CLICK here to read an article Polycarp’s life and CLICK here to read a book about his life. There are other examples of this kind of test in the second century, such as the Scillitan Martyrs North Africa (180 AD). At times, people in the empire were forced to confess that Caesar was lord or suffer the consequences.
While we as Christians belong to a Kingdom that is not of this world, we still live in this world. Most of us are citizens of some country that carries duties and responsibilities. While the Apostle Paul described our citizenship as being in Heaven (Phil. 3:20), he also discussed our responsibility as ambassadors in this present world in 2 Cor. 5:20.
“We are therefore Christ’s ambassadors, as though God were making his appeal through us. We implore you on Christ’s behalf: Be reconciled to God” (NIV).
We are ambassadors who represent the Kingdom of God on earth. That carries the weight of responsibility and a duty to share with others the True Gospel message. We show people the Kingdom of God with our lives and point people towards the reconciliation to God that comes through Jesus Christ.
Making the Stand
As part of our balancing act, we must learn to hold to Kingdom principles despite the culture and country around us. There are times when certain subjects come into the public sphere that intersect with our beliefs in God. When this occurs, we are required to make a stand for our Kingdom. Such subjects that have recently arisen include the right to life for the unborn, the Biblical definition of marriage, and others. This requires us to make stands that are not popular. Consider how Daniel stood for God while in Babylon. This is the same kind of stand we must make – but remember that when we stand for God, we never stand alone (Romans 14:4).
How Does the Story End?
The Roman government continued to proclaim itself as the good news for centuries after Augustus. They continued to proclaim themselves lords. In 238 AD, an Egyptian official wrote:
“Forasmuch as I have become aware of the good news (euangeliou) concerning the proclaiming of the Emperor Gaius Julius Verus Maximus Augustus, the son of our lord, most dear to the gods, the Emperor Caesar Gaius Julius Verus Maximinus…it is necessary, O most honorable that the goddesses be celebrated in festal procession” (Deissmann, p 367).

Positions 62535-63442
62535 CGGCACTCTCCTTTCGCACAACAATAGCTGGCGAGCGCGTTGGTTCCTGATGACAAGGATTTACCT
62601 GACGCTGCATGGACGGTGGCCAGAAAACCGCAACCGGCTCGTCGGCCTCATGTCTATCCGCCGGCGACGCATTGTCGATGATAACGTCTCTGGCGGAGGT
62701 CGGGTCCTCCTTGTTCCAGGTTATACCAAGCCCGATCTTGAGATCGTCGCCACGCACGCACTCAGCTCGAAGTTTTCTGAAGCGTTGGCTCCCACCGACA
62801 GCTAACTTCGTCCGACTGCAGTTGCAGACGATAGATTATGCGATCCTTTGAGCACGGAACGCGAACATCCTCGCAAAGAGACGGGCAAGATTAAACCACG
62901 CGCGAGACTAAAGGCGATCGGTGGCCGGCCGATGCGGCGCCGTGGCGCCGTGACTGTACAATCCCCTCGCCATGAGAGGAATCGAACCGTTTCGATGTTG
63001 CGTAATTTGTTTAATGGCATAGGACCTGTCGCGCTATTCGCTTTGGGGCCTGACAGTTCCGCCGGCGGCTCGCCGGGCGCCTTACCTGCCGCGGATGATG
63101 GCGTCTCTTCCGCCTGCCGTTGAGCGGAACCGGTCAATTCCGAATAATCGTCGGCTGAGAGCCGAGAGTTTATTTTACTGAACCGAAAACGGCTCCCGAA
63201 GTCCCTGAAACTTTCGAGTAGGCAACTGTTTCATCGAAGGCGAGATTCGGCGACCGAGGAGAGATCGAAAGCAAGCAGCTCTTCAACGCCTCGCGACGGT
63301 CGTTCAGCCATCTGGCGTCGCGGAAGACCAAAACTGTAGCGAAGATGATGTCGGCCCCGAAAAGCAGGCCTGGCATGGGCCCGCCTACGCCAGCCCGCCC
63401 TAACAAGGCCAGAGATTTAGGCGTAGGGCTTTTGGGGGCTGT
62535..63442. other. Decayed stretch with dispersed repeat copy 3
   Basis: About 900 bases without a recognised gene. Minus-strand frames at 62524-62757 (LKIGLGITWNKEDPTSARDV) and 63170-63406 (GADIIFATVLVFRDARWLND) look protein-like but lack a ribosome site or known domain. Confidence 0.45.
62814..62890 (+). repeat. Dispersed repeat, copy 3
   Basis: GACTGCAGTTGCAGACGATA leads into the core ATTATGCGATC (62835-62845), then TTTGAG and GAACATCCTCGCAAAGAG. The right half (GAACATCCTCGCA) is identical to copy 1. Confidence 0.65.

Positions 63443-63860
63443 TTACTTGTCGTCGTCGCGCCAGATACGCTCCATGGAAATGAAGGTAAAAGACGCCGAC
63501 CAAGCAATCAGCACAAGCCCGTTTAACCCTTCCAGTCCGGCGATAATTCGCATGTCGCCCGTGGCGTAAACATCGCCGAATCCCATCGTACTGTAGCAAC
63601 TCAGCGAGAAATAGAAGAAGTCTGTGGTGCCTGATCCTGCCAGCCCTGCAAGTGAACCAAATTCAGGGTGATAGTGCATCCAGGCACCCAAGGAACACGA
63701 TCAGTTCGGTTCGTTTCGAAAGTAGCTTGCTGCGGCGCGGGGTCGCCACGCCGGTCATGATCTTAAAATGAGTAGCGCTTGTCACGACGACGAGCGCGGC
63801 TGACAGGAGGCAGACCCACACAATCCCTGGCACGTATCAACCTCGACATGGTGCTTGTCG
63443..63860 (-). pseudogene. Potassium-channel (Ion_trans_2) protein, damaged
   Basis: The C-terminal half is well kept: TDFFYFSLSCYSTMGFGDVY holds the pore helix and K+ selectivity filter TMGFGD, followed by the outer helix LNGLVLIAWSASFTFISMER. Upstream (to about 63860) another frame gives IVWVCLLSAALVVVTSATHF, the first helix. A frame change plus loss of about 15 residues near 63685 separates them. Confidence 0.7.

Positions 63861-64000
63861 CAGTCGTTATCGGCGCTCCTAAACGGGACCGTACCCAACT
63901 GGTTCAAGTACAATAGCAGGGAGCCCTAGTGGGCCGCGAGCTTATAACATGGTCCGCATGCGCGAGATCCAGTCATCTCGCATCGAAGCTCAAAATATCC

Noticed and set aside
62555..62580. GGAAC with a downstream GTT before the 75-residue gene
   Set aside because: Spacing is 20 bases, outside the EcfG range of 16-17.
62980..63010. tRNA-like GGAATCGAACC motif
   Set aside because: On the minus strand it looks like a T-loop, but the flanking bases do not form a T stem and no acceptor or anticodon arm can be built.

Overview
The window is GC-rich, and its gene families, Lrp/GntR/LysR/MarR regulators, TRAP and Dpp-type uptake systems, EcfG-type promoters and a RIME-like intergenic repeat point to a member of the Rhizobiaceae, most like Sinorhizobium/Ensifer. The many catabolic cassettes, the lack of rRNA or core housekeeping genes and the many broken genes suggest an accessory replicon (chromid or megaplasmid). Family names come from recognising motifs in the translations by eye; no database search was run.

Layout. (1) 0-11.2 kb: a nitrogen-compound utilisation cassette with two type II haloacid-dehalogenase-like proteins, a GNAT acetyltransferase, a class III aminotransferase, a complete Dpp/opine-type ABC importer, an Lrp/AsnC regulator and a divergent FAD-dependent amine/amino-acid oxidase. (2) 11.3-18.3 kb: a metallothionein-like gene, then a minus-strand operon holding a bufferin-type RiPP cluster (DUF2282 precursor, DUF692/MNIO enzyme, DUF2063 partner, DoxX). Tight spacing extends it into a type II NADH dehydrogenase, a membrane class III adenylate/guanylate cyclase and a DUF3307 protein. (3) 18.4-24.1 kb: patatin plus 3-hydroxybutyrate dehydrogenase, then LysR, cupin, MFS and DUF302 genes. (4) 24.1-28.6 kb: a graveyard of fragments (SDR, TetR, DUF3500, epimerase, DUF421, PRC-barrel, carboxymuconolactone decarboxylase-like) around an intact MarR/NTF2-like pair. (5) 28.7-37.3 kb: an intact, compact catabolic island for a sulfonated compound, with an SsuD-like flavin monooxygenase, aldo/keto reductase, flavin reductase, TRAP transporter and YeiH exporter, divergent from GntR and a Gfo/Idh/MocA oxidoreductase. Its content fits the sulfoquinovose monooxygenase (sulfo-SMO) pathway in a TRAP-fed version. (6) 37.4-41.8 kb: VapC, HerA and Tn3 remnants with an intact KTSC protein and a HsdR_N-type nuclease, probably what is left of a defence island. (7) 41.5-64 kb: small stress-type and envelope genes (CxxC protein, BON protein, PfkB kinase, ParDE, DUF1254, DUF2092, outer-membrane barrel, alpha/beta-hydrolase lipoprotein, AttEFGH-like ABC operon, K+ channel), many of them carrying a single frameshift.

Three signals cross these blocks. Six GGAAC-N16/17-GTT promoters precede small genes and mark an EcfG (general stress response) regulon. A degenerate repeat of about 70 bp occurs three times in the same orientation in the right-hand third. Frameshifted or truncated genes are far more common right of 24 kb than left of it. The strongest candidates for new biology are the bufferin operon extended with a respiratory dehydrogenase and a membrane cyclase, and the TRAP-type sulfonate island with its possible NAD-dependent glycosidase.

For the first three hundred years of Christian history, there were periodic persecutions in the Roman Empire. While most of these occurred on a local or regional level, some of them occurred on an empire-wide scale.
Countries and empires through the centuries, especially in Europe, have tried to imitate and revive the Roman kingdom from ancient times until now (which we will discuss in a future article). The influence of the good news of the Roman Empire has lasted into modern times through various means, including but not limited to: Roman law, architecture, the Latin language, Greco-Roman gods, and the Roman Catholic Church. Throughout the centuries, non-conformist Christians have been persecuted by these revivals of the Roman power.
The Roman Empire has viewed the Kingdom of God as competition. But make no mistake – there is no competition. God’s Kingdom will triumph over all other Kingdoms, including the remnants of the Roman Empire, at Christ’s return (Daniel 2:40-42).
Remember that Christ’s message about the Kingdom of God had political implications. It challenged the idea that a human government could provide for all our needs. He taught us to seek God’s Kingdom first and His righteousness. This will keep our focus on heavenly things so that we are not distracted by the agendas of earthly kingdoms, which are destined to fail. Christians belong to an unshakable kingdom (Hebrews 12:26-28).
When Jesus returns, He will end this current age and conclude previous ages (see Hebrews 9:26; Matthew chapter 24). He will rule the earth with righteousness and the glorified children of God will rule with Him (Rev. 20:4-6). He will initiate a new age where there will be true peace, prosperity, and plenty for all. This is the true Gospel message that no earthly kingdom could fulfill.
Kelly McDonald, Jr.
BSA President – www.biblesabbath.org
Deissmann, Adolf. Light From the Ancient East. Translated by Lionel R. M. Strachan. New York: Harper & Brothers, 1922. pp 344-347, 354-355, 366-367
Evans, Craig. “Mark’s Incipit and the Priene Calendar Inscription: From Jewish Gospel to Greco-Roman Gospel.” Journal of Greco-Roman Christianity and Judaism, vol. 1, no. 1, 2000. pp 67-81.
“Gospel.” Merriam-Webster.com Dictionary, Merriam-Webster, https://www.merriam-webster.com/dictionary/gospel. Accessed 25 Oct. 2022.
Horace, Odes, 1.12. Translated by William Hathorn Mills. Berkeley, California: Lederer Street & Zeus Company. 1924. p 21.
Josephus. Wars of the Jews, 7.10.1. Whiston’s Translation revised by Rev. A.R. Shilleto, Vol. 5, London: George Bell and Sons, York Street, 1889. pp 168-169.
The Martyrdom of Polycarp, 8-9. Translated by Alexander Roberts and James Donaldson. Ante-Nicene Fathers, vol. 1. Edited by Alexander Roberts and James Donaldson. New York: Charles Scribner’s Sons, 1899. pp 39-44.
Virgil, Aeneid. Translated by H. Rushton Fairclough. vol. 1. New York: G.P. Putnam’s Sons. 1925. pp 561, 563.